Television

The Simpsons was the first successful animated program in American prime time since Wait Till Your Father Gets Home in the 1970s.[108] During most of the 1980s, US pundits considered animated shows as appropriate only for children, and animating a show was too expensive to achieve a quality suitable for prime-time television. The Simpsons changed this perception.[6] The use of Korean animation studios for tweening, coloring, and filming made the episodes cheaper. The success of The Simpsons and the lower production cost prompted US television networks to take chances on other animated series.[6] This development led US producers to a 1990s boom in new, animated prime-time shows, such as South Park, Family Guy, King of the Hill, Futurama, and The Critic.[6]The Simpsons created an audience for prime-time animation that had not been there for many, many years”, said Family Guy creator Seth MacFarlane. “As far as I’m concerned, they basically re-invented the wheel. They created what is in many ways—you could classify it as—a wholly new medium.”[109] South Park later paid homage to The Simpsons with the episode “Simpsons Already Did It”.[110] In Georgia, the animated television sitcom The Samsonadzes, launched in November 2009, has been noted for its very strong resemblance with The Simpsons, which its creator Shalva Ramishvili has acknowledged.[111][112][113]

The Simpsons has also influenced live-action shows like Malcolm in the Middle, which featured the use of sight gags and did not use a laugh track unlike most sitcoms.[114][115] Malcolm in the Middle debuted January 9, 2000 in the time slot after The Simpsons. Ricky Gervais has called The Simpsons a major influence on his British comedy The Office, which also dispenses with a laugh track.[116] Fellow British sitcom Spaced was, according to its director Edgar Wright, “an attempt to do a live-action The Simpsons.”[117]

Notes

  1. “‘The beginning of the satiric adventures of a working class family in the misfit city of Springfield.'”
  2. Groening, Matt. Interview with David Bianculli. Fresh Air. National Public Radio. WHYY Philadelphia. 2003-02-14. Retrieved on 2007-08-08.
  3. BBC. (2000) (DVD). ‘The Simpsons’: America’s First Family (6 minute edit for the season 1 DVD). UK: 20th Century Fox.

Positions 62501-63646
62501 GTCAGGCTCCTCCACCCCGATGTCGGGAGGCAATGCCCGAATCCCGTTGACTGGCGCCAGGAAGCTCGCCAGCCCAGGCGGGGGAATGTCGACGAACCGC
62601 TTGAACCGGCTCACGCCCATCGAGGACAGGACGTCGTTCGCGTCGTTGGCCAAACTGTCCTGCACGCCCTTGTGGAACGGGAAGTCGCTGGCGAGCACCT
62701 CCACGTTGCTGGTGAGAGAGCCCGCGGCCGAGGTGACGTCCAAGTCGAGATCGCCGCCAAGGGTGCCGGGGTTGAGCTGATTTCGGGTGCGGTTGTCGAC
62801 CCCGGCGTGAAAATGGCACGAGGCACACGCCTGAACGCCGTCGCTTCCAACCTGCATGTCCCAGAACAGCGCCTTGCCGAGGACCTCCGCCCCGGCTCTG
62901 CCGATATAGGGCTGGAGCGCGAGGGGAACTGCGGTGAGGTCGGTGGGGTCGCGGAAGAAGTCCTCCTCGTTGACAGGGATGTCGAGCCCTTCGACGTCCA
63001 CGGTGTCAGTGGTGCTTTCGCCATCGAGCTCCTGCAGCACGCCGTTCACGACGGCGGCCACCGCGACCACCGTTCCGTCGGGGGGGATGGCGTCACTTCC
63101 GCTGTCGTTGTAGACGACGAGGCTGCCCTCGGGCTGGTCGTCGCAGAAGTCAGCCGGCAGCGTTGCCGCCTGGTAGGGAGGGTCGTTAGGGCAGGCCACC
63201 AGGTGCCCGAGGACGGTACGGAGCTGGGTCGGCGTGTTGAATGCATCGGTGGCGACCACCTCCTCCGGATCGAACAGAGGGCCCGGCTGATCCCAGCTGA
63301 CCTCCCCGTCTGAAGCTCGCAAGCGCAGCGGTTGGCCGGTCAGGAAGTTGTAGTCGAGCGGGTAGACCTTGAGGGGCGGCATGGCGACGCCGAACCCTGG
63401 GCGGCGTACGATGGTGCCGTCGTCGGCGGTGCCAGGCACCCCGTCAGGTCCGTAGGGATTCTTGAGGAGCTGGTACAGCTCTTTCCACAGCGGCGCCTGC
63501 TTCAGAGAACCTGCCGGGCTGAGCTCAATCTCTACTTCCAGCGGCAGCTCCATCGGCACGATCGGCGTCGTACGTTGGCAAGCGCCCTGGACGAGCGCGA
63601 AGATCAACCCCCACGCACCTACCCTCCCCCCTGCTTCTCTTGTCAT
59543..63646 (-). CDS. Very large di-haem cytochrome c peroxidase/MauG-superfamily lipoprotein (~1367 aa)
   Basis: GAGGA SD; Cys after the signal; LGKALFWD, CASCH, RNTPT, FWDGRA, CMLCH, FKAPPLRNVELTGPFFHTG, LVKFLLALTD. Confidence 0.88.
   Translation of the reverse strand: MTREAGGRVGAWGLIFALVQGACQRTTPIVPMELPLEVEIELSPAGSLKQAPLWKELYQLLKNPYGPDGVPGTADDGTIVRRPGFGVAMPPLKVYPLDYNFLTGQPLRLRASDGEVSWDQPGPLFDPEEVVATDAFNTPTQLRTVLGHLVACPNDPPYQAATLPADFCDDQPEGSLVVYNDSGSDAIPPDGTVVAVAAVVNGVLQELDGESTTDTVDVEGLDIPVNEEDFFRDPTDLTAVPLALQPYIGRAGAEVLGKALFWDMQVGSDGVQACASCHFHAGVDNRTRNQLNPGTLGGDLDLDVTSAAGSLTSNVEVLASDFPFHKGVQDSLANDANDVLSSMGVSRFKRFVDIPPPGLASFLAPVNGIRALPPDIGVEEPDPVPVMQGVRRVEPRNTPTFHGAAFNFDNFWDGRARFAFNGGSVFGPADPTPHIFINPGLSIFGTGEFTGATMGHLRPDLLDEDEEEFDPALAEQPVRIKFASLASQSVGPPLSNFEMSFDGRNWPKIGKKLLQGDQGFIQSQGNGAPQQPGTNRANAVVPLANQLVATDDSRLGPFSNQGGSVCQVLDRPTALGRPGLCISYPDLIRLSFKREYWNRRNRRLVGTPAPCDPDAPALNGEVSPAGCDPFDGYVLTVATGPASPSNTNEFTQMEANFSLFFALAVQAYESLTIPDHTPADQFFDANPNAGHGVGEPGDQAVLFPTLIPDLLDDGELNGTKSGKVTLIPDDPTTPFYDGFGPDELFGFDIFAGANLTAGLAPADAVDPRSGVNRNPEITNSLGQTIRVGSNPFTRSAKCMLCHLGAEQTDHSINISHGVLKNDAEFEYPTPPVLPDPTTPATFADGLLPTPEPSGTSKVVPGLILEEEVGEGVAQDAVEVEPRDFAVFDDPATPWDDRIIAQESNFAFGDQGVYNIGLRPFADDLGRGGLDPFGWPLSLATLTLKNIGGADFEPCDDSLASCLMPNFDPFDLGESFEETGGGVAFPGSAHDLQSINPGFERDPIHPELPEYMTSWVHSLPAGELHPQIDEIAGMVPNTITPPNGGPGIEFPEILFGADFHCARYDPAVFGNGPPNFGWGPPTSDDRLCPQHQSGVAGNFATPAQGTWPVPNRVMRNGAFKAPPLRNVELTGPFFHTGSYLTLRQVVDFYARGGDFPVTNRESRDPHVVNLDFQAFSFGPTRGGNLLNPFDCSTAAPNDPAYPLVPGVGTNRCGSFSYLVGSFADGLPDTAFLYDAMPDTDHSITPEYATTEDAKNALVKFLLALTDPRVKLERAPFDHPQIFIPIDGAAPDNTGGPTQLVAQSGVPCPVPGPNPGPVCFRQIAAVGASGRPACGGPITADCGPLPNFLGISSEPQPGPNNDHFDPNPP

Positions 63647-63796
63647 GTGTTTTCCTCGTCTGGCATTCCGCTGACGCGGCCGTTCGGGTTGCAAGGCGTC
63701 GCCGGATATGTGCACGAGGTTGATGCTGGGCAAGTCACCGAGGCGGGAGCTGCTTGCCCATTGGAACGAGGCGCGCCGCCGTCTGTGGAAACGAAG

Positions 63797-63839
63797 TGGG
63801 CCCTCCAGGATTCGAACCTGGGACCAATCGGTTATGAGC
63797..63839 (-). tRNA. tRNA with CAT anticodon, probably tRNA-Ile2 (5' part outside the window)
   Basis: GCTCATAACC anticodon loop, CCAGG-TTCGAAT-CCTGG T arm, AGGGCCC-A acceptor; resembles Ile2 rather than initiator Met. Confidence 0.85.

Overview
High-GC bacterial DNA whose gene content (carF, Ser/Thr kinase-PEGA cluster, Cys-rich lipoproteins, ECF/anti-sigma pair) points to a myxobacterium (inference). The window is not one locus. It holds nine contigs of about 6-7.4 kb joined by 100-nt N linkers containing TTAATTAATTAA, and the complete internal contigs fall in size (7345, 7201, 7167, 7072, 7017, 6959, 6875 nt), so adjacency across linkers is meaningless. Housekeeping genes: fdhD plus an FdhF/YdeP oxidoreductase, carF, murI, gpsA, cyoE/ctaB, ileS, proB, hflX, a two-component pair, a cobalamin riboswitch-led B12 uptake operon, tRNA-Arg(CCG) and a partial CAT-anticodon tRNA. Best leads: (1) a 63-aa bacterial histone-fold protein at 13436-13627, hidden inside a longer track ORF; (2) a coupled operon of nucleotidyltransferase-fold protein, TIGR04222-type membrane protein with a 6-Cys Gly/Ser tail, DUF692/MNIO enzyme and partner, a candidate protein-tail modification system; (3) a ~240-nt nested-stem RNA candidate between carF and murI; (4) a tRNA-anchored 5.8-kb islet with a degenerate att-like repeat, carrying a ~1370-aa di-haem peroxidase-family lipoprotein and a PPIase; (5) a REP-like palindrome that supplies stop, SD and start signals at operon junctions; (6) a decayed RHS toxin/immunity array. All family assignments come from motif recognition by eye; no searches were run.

4. Richmond, p. 14
  5. Beck, Jerry (2005). The animated movie guide. Chicago Review Press. p. 239. ISBN 9781556525919.
  6. Deneroff, Harvey (January 2000). “Matt Groening’s Baby Turns 10”. Animation Magazine, Vol. 14, #1. pp. 10, 12.
  7. Cagle, Daryl. “The David Silverman Interview”. MSNBC. Archived from the original on 2008-06-07.
  8. Kuipers, Dean (2004-04-15). “‘3rd Degree: Harry Shearer'”. Los Angeles: City Beat. Archived from the original on March 8, 2008.
  9. Tucker, Ken (1993-03-12). “Toon Terrific”. Entertainment Weekly. p. 48(3).
  10. “Simpsons Roasting on an Open Fire” The Simpsons.com. Retrieved on February 5, 2007
  11. Groening, Matt. (2001). The Simpsons season 1 DVD commentary for the episode “Some Enchanted Evening”. [DVD]. 20th Century Fox.
  12. Spotnitz, Frank (1992-10-23). “Eat my shorts!”. Entertainment Weekly. p. 8(1).
  13. Ortved, p. 59.
  14. Ortved, pp. 146–149.
  15. Dan Snierson. “D’Oh!”. Entertainment Weekly.
  16. Ortved, p. 58
  17. Mitchell, Gail (1999-01-24). “Mike Scully”. Ultimate TV.
  18. Owen, David (2000-03-13). “Taking Humor Seriously”. The New Yorker.
  19. Ortved, p. 199
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  21. Turner, p. 21
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  26. Richmond, pp. 178–179
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  30. Cartwright, pp. 35–40
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  32. Turner, p. 21
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  37. Groening, Matt; Jay Kogen, Wallace Wolodarsky, Al Jean, David Silverman. (2002). The Simpsons season 2 DVD commentary for the episode “Old Money”. [DVD]. 20th Century Fox.
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  47. Turner, p. 393